Strike a blow against bureaucracy: Freedom for multicultural names in the Czech Republic

My path to parenthood was a rocky one, slogging through infertility, an Eastern European adoption system and the judgments of many who felt a blind person shouldn't parent in the first place.

As well as those large boulders, there were some small, sharp stones on that road, not barriers but merely unpleasant jabs to endure. These were, for instance, lectures from bureaucrats about how wrong I was--wrong to think I could parent, wrong to adopt, wrong to accept children of another ethnicity, wrong in naming my child...

Creative Commons image by Jason Pratt

Creative Commons image by Jason Pratt

That last was one of the final rocks in my shoes, but one that I knew about from the beginning. I had heard rumors about the Czech Republic's name czar, an elderly linguist with the antiquated opinions of the 19th century. 

You see the Czech Republic has a name calendar. Each day of the year has been given a name, sometimes two. These were originally the feast days of saints and the custom dates to a time when immigrants were few and knowledge of the world beyond the little valley of Bohemia and the hills of Moravia was very limited.

Name days are still celebrated by many in the Czech Republic. Friends and family members give flowers, cards, chocolate and alcohol to those named after the saint in the calendar. As a result, being given a name that isn't on the calendar could represent a distinct denial of small gifts.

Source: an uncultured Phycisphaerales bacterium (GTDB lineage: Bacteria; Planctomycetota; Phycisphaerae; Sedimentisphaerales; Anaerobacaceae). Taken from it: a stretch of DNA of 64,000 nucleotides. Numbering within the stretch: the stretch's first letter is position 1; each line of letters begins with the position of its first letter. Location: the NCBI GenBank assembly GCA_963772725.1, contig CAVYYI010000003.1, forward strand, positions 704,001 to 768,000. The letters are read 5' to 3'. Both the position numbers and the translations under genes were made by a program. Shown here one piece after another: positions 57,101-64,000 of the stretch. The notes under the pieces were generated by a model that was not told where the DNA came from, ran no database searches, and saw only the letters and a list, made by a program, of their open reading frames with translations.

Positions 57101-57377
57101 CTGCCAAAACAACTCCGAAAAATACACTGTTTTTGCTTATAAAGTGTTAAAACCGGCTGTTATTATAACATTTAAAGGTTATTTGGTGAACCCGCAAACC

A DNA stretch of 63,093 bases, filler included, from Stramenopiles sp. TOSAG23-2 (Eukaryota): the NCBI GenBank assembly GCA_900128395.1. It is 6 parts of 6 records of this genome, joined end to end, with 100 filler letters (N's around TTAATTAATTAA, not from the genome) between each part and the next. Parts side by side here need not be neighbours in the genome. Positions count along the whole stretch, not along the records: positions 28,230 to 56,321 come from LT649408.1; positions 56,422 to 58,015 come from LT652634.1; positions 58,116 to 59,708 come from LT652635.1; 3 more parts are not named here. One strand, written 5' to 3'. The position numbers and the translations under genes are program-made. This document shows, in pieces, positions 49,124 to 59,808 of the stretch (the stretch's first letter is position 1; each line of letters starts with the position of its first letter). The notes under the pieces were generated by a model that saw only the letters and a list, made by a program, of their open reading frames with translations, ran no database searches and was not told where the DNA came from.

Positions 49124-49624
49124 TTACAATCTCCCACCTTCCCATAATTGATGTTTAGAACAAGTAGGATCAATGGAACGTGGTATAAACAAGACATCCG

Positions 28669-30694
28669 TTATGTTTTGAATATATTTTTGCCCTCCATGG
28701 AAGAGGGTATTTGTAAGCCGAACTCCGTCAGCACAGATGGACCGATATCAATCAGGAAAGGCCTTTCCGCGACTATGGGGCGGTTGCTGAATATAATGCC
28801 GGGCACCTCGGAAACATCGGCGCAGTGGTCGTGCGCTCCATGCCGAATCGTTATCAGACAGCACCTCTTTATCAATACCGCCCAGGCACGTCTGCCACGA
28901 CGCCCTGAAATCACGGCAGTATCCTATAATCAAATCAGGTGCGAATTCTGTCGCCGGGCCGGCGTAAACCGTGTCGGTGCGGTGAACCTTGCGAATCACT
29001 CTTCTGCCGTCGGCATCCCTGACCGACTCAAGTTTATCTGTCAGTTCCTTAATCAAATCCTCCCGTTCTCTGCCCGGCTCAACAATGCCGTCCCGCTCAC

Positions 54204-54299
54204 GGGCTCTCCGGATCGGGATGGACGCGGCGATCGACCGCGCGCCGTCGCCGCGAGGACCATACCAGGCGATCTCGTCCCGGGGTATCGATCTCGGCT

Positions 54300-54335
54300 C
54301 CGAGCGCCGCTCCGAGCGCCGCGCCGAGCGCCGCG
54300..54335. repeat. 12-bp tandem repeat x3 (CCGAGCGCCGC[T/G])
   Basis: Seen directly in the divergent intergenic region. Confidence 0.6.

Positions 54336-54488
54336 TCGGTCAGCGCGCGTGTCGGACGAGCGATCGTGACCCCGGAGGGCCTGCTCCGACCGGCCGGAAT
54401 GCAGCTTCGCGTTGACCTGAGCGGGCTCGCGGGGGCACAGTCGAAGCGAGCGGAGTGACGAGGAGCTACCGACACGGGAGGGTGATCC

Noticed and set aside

This may have been one of the motivations for appointing a linguistics expert to control all foreign and uncommon names given in the country. Another reason given was to prevent people from having to correct the spelling and pronunciation of others.

I will admit that there are some small perks to this rigid naming system, once you have learned to pronounce all 365 or so names--no small feat with names like Zbyněk, Wilhelmina, Břetislav, Otýlie and Zdesislava--just to name a few. If you are ever called upon to pronounce another person's name without help, you theoretically have no problem. 

But the most commonly cited reason is the fear that classmates will ridicule a child with an uncommon name. Those who wished to give their child a common foreign name like Doug had to apply for a permit, while one could cheerfully and freely name a child Bonifác--one extremely rare Czech name that sounds just as ridicule-prone in Czech as it does in English, but which—none the less—gets a day on the calendar (May 14 to be exact).

That's why when I went to name each of my kids and didn't want to choose either the 30-odd actually used names on the Czech calendar--which results in my children's classes having only three names to share between eight girls and the like--or any of the ridiculous ones not in general use, I had to approach the name czar with polite pleas of supplication and suffer through one last lecture about my wrongness. 

The name czar warned me that my children, named Shaye and Marik, would suffer terribly in school because of their odd foreign names. In both instances, the name czar originally denied my request and I had to document the common use of the names in other countries.

Beyond the fairly popular English name "Shaye", "Marik" is a Slovak variant of the common Czech Marek and it saves my son from sharing his name completely with two other kids in his year. But the name czar did not like my choices.

Exhausted from years of this kind of ordeal in the adoption process and still unsure whether or not the authorities could revoke our children if we were too disobedient, my husband and I bowed our heads, produced all the needed paperwork and stuck to fairly standard names even when applying for something different.

But not everyone is such a lightweight, thankfully. Another mixed couple--an American of Native American Indian background and her Czech husband--won their two-year court battle with the name czar this past summer. They had to go all the way to the Czech Constitutional Court, the highest court in the land.